Mark Aldenderfer, from the anthropology department at the University of Arizona in Tucson, has just published a paper with several other authors which made the cover of the PNAS. The cover features a gold and turquoise necklace found from excavations of burials in Jiskairumoko, a site near Lake Titicaca in Peru. The significance of this find is that it is the oldest known gold object made in the Americas and shows us that status symbols like jewelery began before the appearance of more complex societies in the Andes.
So, just how old is it? Radiocarbon dating for the burials indicate the artifact is 3,776 to 3,690 old and was alongside the jawbone of an elderly female adult skull in a burial pit next to primitive pithouses. During this time hunter-gatherers occupied the area. Markings on the necklace indicate that gold nuggets had been flattened with a stone hammer. They were skillfully crafted around a hard cylindrical object to form tubular beads.
Mark Aldenferfer interprets the find as an, “emerging social role for gold beyond simple decoration.” He told BBC News:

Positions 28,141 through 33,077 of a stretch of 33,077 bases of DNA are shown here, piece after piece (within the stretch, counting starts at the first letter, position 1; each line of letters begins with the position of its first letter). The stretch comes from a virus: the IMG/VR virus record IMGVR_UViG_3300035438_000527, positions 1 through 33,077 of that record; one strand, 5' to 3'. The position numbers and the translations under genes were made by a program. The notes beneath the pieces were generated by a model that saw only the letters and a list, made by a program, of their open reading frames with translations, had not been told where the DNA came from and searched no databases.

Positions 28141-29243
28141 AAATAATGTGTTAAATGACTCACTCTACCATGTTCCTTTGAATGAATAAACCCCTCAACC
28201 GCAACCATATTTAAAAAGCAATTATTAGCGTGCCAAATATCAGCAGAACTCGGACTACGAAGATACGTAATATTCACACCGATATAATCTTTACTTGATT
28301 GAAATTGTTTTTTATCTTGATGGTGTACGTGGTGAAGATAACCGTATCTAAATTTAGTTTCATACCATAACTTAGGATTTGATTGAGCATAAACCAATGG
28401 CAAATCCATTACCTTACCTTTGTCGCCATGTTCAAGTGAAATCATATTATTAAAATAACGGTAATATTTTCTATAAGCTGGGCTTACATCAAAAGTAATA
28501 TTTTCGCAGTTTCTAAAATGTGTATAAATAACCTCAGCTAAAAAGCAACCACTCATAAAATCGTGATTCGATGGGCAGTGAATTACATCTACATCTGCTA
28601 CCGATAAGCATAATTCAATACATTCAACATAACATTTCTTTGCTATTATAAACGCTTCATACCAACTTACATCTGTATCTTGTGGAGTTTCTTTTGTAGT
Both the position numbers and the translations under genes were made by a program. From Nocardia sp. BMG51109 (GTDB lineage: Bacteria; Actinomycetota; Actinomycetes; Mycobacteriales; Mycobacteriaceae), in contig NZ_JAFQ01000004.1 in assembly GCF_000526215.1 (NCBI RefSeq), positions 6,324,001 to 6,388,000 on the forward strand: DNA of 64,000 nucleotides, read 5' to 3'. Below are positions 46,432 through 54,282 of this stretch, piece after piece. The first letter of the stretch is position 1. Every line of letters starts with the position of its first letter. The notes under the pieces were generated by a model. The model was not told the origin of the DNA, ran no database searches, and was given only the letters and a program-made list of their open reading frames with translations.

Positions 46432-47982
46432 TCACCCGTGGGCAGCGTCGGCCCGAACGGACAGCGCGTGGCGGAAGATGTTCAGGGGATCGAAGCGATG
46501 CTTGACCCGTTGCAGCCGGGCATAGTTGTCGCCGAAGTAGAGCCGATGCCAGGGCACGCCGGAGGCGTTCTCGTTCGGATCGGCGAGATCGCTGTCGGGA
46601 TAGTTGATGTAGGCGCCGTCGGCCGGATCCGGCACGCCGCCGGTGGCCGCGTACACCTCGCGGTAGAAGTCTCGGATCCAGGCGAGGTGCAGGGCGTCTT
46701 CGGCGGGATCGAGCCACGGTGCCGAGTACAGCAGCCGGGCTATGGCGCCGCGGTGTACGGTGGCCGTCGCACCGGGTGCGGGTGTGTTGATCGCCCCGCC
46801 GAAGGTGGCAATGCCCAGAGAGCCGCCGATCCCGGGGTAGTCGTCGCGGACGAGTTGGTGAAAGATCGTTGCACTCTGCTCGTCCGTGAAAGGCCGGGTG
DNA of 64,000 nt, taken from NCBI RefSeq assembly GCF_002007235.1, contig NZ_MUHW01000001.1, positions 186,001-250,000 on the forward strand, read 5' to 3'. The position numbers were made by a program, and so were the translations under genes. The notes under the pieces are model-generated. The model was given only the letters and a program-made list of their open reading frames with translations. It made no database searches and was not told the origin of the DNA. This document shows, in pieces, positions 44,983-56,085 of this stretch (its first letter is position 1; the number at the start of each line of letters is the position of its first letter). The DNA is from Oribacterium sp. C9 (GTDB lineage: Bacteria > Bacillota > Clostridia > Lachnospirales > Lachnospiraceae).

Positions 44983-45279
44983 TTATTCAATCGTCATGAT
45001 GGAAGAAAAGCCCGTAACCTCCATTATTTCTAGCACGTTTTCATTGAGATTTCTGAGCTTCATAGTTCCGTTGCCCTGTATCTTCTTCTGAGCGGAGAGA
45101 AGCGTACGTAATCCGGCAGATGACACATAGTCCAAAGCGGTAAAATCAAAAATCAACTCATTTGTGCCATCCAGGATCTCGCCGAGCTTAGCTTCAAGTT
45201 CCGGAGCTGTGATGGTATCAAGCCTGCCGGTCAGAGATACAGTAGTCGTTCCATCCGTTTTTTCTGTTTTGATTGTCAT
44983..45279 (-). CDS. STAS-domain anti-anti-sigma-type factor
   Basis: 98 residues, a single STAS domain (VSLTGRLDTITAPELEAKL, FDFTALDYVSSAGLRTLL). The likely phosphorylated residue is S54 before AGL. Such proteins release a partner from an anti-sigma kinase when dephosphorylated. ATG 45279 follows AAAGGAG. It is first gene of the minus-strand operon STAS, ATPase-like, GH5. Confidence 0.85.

“The gold reflects a universal tendency for human beings to strive for prestige and status.
The gold reflects that process in people living in a simple society which is in the process of becoming more complex.
[and were] not at all different to today… This reflects a lot more than just a lovely object… This is a major piece of how people lived their lives and how they competed for status in the past.”
The paper was published yesterday. Here’s the title and link, “Four-thousand-year-old gold artifacts from the Lake Titicaca basin, southern Peru.”